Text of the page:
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Thread: Methods for Dispatching Trapped Animals

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    Default Methods for Dispatching Trapped Animals

    What are your preferred methods for dispatching animals in your traps? I have heard of various methods from strangling to kneeling on their chest. I am new to trapping and would prefer not to have a bullet hole in my furs. I imaging having a wolf or a lynx on the end of a strangle wire would be insane! Please share any successes or failures you've had with very methods.

    Thanks!

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    Member Ak_Predator's Avatar
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    A buddy of mine told me once how to do it without a snare or .22 pistol. After coming into my first successful lynx set a few years back I gave it a go and had good results.

    I pulled a rotten birch tree/stump, basically a stick the size of my forearm and maneuvered it into a position to crack it over the head. Once it was stunned I put one foot over its throat and stomped its ribs, breaking them into its lungs and kept my foot over its throat. It's back paw came up and put a pretty good gash through my Carhart bibs, so I grabbed its paw and pulled up while holding my foot over its throat. It went limp and I checked it for life by poking its eye.

    It was a pretty brutal way to go about it, but it worked really well with no pelt damage at all. After thinking about it, I figured it was a little too brutal for my taste and I started carrying a spare snare that was designated for just dispatching animals. A lot easier and less hazardous to my bibs...

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    for a live wolf or wolverine a 22 is the best option, for all others a snare pole is by far the best method unless maybe you have a lynk or coyote by the toe then a 22 might save you one getting away. It's best to shoot them behind the front arm as there is a market for skulls if there's not a bullet hole in it...............
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    Quote Originally Posted by Ak_Predator View Post
    A buddy of mine told me once how to do it without a snare or .22 pistol. After coming into my first successful lynx set a few years back I gave it a go and had good results.

    I pulled a rotten birch tree/stump, basically a stick the size of my forearm and maneuvered it into a position to crack it over the head. Once it was stunned I put one foot over its throat and stomped its ribs, breaking them into its lungs and kept my foot over its throat. It's back paw came up and put a pretty good gash through my Carhart bibs, so I grabbed its paw and pulled up while holding my foot over its throat. It went limp and I checked it for life by poking its eye.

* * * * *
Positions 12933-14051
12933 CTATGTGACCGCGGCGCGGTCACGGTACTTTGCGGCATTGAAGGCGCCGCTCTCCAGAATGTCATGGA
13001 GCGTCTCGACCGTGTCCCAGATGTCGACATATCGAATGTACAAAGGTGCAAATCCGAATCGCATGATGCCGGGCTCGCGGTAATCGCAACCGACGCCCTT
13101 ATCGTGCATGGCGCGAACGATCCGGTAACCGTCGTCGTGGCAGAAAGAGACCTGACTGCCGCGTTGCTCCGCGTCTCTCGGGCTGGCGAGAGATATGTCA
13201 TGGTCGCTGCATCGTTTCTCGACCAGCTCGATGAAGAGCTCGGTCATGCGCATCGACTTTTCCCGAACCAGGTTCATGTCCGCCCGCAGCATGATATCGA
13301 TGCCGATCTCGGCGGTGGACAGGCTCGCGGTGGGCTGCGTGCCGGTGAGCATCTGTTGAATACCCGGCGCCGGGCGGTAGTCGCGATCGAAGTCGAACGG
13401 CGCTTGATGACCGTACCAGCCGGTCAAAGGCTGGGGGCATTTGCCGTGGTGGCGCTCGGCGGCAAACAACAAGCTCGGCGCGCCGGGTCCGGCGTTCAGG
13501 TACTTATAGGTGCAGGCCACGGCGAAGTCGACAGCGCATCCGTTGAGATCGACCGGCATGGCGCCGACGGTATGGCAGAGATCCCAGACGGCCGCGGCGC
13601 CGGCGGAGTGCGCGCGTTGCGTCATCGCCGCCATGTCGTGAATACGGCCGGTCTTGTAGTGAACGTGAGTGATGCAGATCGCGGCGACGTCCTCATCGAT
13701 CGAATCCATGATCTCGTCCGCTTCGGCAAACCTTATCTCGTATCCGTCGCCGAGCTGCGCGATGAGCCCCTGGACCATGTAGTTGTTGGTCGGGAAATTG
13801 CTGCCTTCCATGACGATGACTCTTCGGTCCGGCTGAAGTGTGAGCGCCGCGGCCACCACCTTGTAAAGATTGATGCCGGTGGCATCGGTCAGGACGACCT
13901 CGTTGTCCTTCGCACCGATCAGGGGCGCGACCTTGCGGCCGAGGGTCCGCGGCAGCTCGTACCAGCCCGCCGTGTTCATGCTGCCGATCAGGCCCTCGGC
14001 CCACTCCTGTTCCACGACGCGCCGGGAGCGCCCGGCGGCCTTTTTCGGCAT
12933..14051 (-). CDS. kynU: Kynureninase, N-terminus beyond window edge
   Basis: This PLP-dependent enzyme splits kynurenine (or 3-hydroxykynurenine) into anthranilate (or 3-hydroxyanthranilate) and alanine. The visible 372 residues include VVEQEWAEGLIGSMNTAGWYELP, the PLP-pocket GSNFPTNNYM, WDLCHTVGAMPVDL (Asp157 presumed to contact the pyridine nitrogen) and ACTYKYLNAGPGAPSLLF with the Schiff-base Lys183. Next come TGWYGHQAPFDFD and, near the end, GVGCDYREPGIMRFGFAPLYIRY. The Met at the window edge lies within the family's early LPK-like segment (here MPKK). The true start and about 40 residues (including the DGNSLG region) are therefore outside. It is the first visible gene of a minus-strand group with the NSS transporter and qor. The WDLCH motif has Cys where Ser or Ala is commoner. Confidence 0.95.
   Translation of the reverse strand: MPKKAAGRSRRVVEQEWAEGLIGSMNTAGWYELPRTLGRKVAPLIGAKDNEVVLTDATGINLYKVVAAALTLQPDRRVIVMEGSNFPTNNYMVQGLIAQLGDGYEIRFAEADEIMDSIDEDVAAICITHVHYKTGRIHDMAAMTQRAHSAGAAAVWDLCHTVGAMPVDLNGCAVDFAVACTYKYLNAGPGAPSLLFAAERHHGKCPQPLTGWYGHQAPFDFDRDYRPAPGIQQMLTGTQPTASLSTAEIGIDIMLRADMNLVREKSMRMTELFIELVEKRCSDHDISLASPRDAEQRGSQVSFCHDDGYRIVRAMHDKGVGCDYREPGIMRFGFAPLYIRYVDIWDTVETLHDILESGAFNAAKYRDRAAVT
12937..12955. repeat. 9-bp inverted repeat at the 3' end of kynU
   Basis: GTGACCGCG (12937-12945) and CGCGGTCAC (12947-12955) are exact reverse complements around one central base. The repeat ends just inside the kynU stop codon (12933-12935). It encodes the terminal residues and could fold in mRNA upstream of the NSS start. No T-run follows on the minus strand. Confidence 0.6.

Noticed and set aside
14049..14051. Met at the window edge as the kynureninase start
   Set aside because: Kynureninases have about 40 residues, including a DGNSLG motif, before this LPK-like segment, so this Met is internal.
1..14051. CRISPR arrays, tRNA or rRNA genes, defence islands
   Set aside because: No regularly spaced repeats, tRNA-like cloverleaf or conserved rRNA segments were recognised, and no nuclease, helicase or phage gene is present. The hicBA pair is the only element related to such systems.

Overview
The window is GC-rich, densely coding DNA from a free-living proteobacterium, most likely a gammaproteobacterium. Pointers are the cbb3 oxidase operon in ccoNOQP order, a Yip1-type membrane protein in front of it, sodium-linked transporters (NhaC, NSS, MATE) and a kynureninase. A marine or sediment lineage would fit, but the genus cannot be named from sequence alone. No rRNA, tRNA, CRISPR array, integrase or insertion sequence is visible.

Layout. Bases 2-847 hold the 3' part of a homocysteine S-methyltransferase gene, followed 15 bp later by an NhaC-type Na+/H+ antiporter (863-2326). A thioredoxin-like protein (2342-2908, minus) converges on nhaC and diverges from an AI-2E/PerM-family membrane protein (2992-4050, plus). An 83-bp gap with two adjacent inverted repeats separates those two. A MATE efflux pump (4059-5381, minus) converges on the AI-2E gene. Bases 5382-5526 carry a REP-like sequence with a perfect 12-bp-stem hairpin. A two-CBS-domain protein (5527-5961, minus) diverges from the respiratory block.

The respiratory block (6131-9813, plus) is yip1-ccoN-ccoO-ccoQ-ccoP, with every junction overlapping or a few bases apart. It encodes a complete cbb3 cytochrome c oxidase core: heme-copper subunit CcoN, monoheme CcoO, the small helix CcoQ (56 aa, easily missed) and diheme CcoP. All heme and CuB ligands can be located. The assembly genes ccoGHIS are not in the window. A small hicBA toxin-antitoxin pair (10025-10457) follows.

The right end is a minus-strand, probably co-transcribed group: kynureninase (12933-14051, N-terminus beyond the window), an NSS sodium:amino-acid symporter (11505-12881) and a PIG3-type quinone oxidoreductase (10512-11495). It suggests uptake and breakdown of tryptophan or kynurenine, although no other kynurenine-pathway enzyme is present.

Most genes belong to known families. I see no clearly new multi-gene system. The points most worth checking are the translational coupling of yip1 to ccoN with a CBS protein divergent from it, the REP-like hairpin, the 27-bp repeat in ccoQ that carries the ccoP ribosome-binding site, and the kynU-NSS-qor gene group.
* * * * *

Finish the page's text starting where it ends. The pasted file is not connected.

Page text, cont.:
It was a pretty brutal way to go about it, but it worked really well with no pelt damage at all. After thinking about it, I figured it was a little too brutal for my taste and I started carrying a spare snare that was designated for just dispatching animals. A lot easier and less hazardous to my bibs...
    While your method works and is one I have used in a pinch. It is best to send this type of advice in a PM. There are antis that troll this site that will use anything they can against us and your method doesnt sound to "humane"

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    Member Smokey's Avatar
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    I like 22 shorts for coons an coyotes. I shoot the coons in the head and the coyotes in the lungs, both go down fast and never had a fur buyer say one word about the tiny holes... Foxes I tap across the nose/head with a stout stick and then snap their necks by placing one hand under their chin and the other behind the neck - kills them instantly. Don't try that with a coyote as they are too strong and you will have a VERY mad coyote to deal with - I know!

    I bought a pellet pistol a cpl weeks ago to try on coons and at 600fps it does not do the job.
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    Dont ogre bludgeon em' over the head if you are gonna try the rap-and-knee method. You will have quite the mess when you skin out the head if you do....It just takes a light rap to stun, for coyote and smaller of course
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    Member Ak_Predator's Avatar
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    Quote Originally Posted by Bsj425 View Post
    While your method works and is one I have used in a pinch. It is best to send this type of advice in a PM. There are antis that troll this site that will use anything they can against us and your method doesnt sound to "humane"
    I hear ya... Thought about it after I posted. Not too worried about offending that type too much. They can find other articles to read if my postings offend their delicate little hearts. Appreciate the heads up though!

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    Member hodgeman's Avatar
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    I ilke a .22 CB in the ear hole. Instant and humane.

    I don't really want to touch a trapped critter- while we really don't have much in the way of rabies, an animal bite carries all sorts of stuff you'd rather not contract. I value my hide more than anybody values the ones I catch!

    I've largely went to connibears for what little trapping I do these days.
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    A friend of mine used a ball ping hammer to dispatch fox in the Aleutian Is. The tool makes for a nice fish whacker as well.

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    Quote Originally Posted by Wet eNuf View Post
    A friend of mine used a ball ping hammer to dispatch fox in the Aleutian Is. The tool makes for a nice fish whacker as well.
    I'm with Hodgeman on this one. About 30 years ago I keelt a coon with a claw hammer during hand to paw combat. Can't say I would ever recommend it.
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    I show the critter a pic of Chuck Norris and they just die of fright.
    Now left only to be a turd in the forrest and the circle will be complete.Use me as I have used you

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    Anymore, for me, on coyote and larger, and sometimes on fox too depending on how theyre caught, I use a 22lr.

    Quick, pretty humane, and the hole is so small it hardly needs stitching. It does make skinning a touch messier though.

    I've heard of people using 330 conibears on a pole (and that might be pretty quick and not damage the hide) but it seems like that could be a goatrope. I've also seen video of using a snare on a pole to dispatch lynx....wow, is all I got to say about that!! Effective, but quite a dance with some sharp claws...